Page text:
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Auckland Philharmonia Violin Fantasy
Auckland Town Hall
The Auckland Philharmonia’s latest concert provided a number of highlights including a performance by the young Canadian violinist Nikki Chooi, the winner of the Michael Hill Violin Competition in 2013.
He played Bruch’s Scottish fantasy, giving the work an engaging interpretation with total focus. At times he was an integral part of the orchestra while at other times he seemed to stand apart like some romantic hero adrift in the vast landscapes and history of Scotland.
He captured the lyricism of the work, giving warmth to the sentimentality of one of the more recognisable Scottish melodies.
He also provided some bravura violin work particularly in the second movement responding to the boisterous dance melody. There were times when he and the conductor Giordano Bellincampi appeared to be engaged in a musical duel, with the conductor focusing his attention on the young violinist as though encouraging him to greater efforts.
Chooi moved easily between the wistful passages and the great drama of the work always showing a mastery of his material, playing with clinically perfect detail.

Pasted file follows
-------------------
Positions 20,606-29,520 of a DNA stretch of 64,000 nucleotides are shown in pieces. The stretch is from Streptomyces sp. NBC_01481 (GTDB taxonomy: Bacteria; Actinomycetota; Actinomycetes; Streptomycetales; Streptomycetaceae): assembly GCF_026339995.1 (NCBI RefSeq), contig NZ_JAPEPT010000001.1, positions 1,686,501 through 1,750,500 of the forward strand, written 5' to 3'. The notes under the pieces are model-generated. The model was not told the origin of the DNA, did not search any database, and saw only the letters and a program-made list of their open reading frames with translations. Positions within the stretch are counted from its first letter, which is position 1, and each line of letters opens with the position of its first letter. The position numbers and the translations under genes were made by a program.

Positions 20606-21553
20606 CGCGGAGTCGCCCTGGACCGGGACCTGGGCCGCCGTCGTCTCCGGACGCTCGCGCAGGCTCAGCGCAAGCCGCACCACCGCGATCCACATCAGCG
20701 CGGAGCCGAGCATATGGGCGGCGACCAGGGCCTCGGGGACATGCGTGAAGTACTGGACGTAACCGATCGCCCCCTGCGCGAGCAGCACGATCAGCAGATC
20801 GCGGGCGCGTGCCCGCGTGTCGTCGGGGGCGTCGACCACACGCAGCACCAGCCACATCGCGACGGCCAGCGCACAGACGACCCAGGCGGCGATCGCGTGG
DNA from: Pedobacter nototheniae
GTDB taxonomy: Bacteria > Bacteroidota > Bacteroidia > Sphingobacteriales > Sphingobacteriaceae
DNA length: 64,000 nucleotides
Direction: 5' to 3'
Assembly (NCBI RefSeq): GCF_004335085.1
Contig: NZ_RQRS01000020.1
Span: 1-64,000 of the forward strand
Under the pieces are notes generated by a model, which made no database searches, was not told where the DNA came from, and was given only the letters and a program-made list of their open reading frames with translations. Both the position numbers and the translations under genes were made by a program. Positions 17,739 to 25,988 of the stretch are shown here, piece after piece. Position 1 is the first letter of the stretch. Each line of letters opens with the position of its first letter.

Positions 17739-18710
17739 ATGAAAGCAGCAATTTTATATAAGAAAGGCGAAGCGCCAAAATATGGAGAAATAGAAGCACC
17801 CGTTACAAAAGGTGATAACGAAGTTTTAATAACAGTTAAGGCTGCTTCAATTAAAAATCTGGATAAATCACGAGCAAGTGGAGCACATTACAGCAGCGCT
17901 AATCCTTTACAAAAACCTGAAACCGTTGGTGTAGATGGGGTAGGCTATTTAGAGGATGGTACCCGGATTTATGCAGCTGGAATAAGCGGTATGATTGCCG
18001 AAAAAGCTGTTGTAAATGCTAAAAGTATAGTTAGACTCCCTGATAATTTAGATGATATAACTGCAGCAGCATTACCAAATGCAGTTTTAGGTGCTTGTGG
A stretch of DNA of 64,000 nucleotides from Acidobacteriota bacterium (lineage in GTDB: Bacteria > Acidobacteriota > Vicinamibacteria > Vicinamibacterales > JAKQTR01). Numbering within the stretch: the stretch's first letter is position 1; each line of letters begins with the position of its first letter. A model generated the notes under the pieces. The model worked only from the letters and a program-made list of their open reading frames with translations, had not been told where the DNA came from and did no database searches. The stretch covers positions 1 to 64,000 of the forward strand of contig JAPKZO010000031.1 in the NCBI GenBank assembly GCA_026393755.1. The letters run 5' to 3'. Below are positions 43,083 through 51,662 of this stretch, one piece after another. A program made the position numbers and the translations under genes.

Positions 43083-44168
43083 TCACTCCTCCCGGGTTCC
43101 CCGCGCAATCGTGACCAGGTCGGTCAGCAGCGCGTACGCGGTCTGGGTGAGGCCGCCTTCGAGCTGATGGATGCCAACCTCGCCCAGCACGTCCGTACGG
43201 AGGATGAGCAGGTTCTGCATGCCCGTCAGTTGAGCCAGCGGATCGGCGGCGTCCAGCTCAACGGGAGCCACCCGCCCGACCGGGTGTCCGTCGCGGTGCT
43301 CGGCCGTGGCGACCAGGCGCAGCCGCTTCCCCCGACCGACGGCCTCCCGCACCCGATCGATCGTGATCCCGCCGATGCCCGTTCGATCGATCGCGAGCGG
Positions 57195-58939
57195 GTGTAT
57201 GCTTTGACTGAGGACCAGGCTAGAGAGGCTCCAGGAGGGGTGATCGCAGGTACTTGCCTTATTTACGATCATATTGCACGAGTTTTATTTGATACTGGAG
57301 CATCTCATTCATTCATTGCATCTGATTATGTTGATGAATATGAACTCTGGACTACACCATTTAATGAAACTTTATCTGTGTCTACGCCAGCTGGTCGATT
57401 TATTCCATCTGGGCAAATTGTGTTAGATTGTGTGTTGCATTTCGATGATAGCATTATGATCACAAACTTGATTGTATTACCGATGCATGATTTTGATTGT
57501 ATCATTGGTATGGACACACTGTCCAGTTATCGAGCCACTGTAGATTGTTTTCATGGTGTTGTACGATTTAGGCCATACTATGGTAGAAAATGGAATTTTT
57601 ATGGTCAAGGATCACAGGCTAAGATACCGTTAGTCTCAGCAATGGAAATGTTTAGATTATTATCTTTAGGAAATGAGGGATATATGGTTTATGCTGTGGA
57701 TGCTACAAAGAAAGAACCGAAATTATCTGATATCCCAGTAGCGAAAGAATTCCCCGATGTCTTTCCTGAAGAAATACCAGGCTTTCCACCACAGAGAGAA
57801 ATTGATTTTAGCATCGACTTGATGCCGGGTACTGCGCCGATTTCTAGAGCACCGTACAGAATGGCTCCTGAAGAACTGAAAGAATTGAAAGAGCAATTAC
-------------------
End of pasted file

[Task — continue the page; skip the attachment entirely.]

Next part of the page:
The other soloist on the programme was Robert Ashworth, the principal viola player with the APO, which premiered Aria, a new work by New Zealand composer Ross Harris. Rather than the brooding Scottish highlands, this work embodied the textures of the Otago landscape.
The orchestra provided a luxurious sound, with the viola floating across the landscape with a sharply expressed narrative line.
Ashworth dominated the work with a strong presence and an expert playing emphasising the contrast between soloist and orchestra.
At times there was an intriguing sense of the player tentatively discovering the musical line, bringing an immediacy and emotional frisson to the work. Also on the programme was Anton Webern’s Six Pieces for Orchestra, which was like a primer or series of exercises on modern music which explored the colours and characteristics of the twelve tone scale.
Much of the music presaged the music of sci-fi and gothic thriller films in a beautifully sprawling work that contained the last vestiges of 19th century romanticism and the first hints of a new music.
The big work of the evening was Schumann’s majestic fourth symphony in which the conductor gave a compelling performance. By turns he seemed to coax, plead and command the orchestra to express the forces of the great drama of battles, storms and emotional conflicts which the symphony embodied.